Analytics reveal that 62 percent of the fans of the band the Humidors are female and that in the Bay Area there are more funk bands per square mile than there are available parking spaces.
Regarding the first statistic, Humidors guitarist Mike Mulqueen said, ”That’s very good. We like those numbers.” The second reveals resurgence in people’s love to dance and the repercussions of city life.
The Humidors are among the popular funk bands that frequent the Crystal Bay Casino. On Friday, the band will turn the Red Room into a hot, humid, smokin’ dance hall. There might not be any cigars, but there will be percussion, slamming horns, a funky organ, ripping wah-wah guitar and soulful vocals.
“There are a lot of funk bans coming out of San Francisco,” Mulqueen said. “We’re kind of newcomers. It’s music that gets people moving. It’s not boring. I’ve been to so many great concerts, like a rock concert, where people just sit there, but funk just gets people to get off their butts and moves them and that’s what I like about it.
The band started in 2011 and it’s had various incarnations, said Mulqueen, who moved from New Jersey to the Bay Area in 2000 and for years was a member of The Mission Players.
A show at The Chapel led the to the addition of the newest member, lead singer Andre Cruz, who was so impressed he requested an audition. With Cruz, the band has reached a new level, and this year it released its best album, Mulqueen said, “Movin’ The Needle.” It was mixed by Sergio Rios from Orgone and produced by a couple of organ players, the Humidors’ Ben Corrie and the Monophonics’ Kelly Finnigan. Orgone’s Adyron de Leon was a guest singer.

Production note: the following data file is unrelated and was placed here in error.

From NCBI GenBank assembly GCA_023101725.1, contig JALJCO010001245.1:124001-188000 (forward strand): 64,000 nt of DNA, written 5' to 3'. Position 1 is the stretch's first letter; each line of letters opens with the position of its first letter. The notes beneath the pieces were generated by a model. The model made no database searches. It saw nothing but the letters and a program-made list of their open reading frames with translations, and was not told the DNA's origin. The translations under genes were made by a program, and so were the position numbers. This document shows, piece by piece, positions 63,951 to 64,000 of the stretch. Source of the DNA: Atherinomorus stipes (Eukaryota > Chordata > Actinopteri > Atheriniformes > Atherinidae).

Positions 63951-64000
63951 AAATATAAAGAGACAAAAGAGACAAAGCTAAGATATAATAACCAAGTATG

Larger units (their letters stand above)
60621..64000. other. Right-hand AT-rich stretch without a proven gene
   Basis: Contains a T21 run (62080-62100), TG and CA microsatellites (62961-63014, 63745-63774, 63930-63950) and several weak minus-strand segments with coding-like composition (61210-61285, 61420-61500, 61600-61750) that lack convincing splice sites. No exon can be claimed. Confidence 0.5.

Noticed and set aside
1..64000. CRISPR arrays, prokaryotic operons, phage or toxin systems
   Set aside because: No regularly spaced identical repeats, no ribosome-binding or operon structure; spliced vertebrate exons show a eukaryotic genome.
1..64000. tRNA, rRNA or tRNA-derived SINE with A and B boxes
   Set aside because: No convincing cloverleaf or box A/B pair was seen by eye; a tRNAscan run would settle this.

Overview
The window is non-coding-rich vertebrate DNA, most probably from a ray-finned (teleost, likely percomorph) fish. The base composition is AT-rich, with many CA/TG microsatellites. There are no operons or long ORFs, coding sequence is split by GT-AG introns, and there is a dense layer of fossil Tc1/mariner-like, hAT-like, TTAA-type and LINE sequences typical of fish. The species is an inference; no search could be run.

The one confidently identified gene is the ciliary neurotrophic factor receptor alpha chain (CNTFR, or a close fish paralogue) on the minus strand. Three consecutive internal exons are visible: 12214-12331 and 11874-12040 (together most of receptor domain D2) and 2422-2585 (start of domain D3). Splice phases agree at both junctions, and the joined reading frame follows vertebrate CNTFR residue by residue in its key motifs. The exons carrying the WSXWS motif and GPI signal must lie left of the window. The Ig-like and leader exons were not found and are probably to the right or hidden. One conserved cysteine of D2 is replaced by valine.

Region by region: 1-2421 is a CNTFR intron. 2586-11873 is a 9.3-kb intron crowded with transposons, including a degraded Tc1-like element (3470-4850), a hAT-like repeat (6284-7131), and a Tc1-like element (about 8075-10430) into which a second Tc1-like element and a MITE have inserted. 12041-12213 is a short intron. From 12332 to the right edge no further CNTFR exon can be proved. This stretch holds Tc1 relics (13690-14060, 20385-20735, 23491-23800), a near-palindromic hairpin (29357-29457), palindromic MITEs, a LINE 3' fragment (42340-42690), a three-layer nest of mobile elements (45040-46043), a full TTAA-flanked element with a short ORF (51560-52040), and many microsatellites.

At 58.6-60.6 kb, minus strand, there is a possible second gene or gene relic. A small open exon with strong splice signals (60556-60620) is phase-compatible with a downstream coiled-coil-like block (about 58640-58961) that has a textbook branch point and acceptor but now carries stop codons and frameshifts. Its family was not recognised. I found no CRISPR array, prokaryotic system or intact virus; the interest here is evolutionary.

“Kelly really got the best out of us in the studio,” Mulqueen said. “We are all really proud of it.”
“Each show we are getting tighter and tighter. We are definitely hitting our stride right now. We are just really happy and on a constant high.”
— Tim Parsons
The HumidorsWhen: 10 p.m. Friday, Aug. 31
Where: Crystal Bay Casino Red Room
ABOUT Tim Parsons
Tim Parsons is the editor of Tahoe Onstage who first moved to Lake Tahoe in 1992. Before starting Tahoe Onstage in 2013, he worked for 29 years at newspapers, including the Tahoe Daily Tribune, Eureka Times-Standard and Contra Costa Times. He was the recipient of the 2011 Keeping the Blues Alive award for Journalism.
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